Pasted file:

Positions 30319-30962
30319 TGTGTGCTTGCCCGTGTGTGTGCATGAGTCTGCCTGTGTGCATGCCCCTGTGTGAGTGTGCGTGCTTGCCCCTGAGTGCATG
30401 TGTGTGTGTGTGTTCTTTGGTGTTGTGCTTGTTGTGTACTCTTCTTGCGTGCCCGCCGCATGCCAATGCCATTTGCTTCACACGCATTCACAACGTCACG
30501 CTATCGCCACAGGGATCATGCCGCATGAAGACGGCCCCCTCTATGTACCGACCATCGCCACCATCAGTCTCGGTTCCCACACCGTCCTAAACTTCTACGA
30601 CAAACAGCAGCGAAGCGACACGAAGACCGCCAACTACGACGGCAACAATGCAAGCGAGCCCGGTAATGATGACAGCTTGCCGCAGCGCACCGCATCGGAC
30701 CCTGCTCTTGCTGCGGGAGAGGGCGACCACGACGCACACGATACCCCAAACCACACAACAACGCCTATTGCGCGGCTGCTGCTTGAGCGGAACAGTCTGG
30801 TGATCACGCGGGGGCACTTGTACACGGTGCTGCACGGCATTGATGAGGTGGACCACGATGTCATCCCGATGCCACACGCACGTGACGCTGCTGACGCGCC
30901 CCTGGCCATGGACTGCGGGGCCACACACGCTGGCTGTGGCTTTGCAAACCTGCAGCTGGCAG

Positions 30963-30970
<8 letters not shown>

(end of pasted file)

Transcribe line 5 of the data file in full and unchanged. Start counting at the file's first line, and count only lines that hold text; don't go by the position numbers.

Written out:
30601 CAAACAGCAGCGAAGCGACACGAAGACCGCCAACTACGACGGCAACAATGCAAGCGAGCCCGGTAATGATGACAGCTTGCCGCAGCGCACCGCATCGGAC